Madame Pamplemousse and the Time-travelling Cafe by Rupert Kingfisher
|Madame Pamplemousse and the Time-travelling Cafe by Rupert Kingfisher|
|Category: Confident Readers|
|Reviewer: John Lloyd|
|Summary: A small, sprightly, but flawed, children's adventure story. Kind of like an espresso in a paper cup. And likely to last as long.|
|Buy? Maybe||Borrow? Yes|
|Pages: 160||Date: September 2009|
|Publisher: Bloomsbury Publishing PLC|
Madeleine is not having the best day. She has been woken from her dreamy slumbers above the cafe run by her adoptive parents, in a Paris being run by a Draconian, Puritan mayoress, and is being harrassed by said mayoress in person. She's even being threatened with a stay in borstal for not revealing the secrets disclosed to us in the first book in this series. Her best friend, Madame Pamplemousse, and her cat Camembert, are missing, but the Madame's friend in turn is here to help Madeleine, due to the time-travelling nature of the ingredients dished up in his cafe. So it's not a matter of where but when Madame Pamplemousse will be found, and what she's up to in order to save the day.
I certainly liked the look of this wee, charmingly designed, adventure book. But beyond that second impressions weren't quite as impressive. I found the fact we meet a cafe, and the cafe's owner and secrets, then someone else, then Madeleine, in another cafe, and then her enemy, all a little awkward, and introduced in a way that felt unnatural, and that didn't engage.
My other major problem would be the vocabulary used for a book clearly designed for the under-tens. Ingredients ... would be subatomically blended with quantum froth and spritzed with space-time foam... - is this supposed to be endearing language for such an audience? There are several multi-syllable words unnecessarily overutilised (drat, it's catching).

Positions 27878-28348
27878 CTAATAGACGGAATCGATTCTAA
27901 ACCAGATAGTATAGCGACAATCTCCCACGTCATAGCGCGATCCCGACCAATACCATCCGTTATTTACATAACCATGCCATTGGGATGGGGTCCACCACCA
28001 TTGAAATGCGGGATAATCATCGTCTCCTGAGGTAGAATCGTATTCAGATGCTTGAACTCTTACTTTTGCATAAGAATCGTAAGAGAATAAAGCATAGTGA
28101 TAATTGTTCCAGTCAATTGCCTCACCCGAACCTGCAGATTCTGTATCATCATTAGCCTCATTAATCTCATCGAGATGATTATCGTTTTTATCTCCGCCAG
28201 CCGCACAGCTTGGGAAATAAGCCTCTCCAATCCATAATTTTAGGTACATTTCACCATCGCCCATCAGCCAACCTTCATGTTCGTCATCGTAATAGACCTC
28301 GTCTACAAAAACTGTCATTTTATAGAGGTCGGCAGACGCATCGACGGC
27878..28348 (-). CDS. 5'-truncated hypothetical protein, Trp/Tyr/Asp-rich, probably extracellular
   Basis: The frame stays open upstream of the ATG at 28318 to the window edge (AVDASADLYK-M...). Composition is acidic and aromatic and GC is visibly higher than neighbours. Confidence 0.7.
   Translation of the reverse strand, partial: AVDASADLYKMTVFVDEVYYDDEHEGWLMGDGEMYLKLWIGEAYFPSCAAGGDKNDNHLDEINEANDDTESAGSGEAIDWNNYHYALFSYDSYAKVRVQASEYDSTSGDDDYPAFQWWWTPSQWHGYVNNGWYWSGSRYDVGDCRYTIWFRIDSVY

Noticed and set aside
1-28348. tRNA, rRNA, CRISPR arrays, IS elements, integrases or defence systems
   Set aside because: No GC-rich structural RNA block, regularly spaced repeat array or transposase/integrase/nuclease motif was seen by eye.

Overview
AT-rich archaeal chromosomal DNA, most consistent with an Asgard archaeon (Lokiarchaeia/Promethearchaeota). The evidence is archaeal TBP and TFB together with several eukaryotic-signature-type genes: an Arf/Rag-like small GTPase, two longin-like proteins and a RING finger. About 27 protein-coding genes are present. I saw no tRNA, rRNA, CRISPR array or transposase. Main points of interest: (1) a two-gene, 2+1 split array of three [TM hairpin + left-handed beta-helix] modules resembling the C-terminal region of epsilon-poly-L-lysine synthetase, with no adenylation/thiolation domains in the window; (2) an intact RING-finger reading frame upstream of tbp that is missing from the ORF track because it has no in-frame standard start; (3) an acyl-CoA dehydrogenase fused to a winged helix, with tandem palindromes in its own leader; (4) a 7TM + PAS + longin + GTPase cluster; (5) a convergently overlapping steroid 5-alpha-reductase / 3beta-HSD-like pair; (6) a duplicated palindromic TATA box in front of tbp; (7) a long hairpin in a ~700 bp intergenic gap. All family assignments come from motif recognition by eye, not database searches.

The plot is a feisty thing, throwing Madeleine from pillar to post with huge energy, and daringly high levels of threat. But I would counter that it leaves rather little for her to do herself, other than be our eyes and ears into the mystery. The title character does nigh on everything, but is absent for a large amount of time, and the balance of things was thrown.
Still, this is an inventive and zesty adventure, with some fresh new touches and some age-old sensibilities, as perhaps befits a volume that comes across like a modern Beatrix Potter, in bijou hardback format at least. This is certainly of a different quality however. Yet I don't want to sound too hard on it - with a book that uses up so little of our time I would happily pick up more in the series and hope to enjoy them - to some extent at least.
I would however baulk at buying this for a passing seven year old girl (and it does seem rather girly), as I don't see it as one to stay on the shelves very long. Apart from that mind-expanding vocab it offered a sugar rush of time adventure, yes, but not quite in the best way.
I must thank Bloomsbury's kind people for my review copy.
If this book appeals have a look at the first book in the series.
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You can read more book reviews or buy Madame Pamplemousse and the Time-travelling Cafe by Rupert Kingfisher at Amazon.com.
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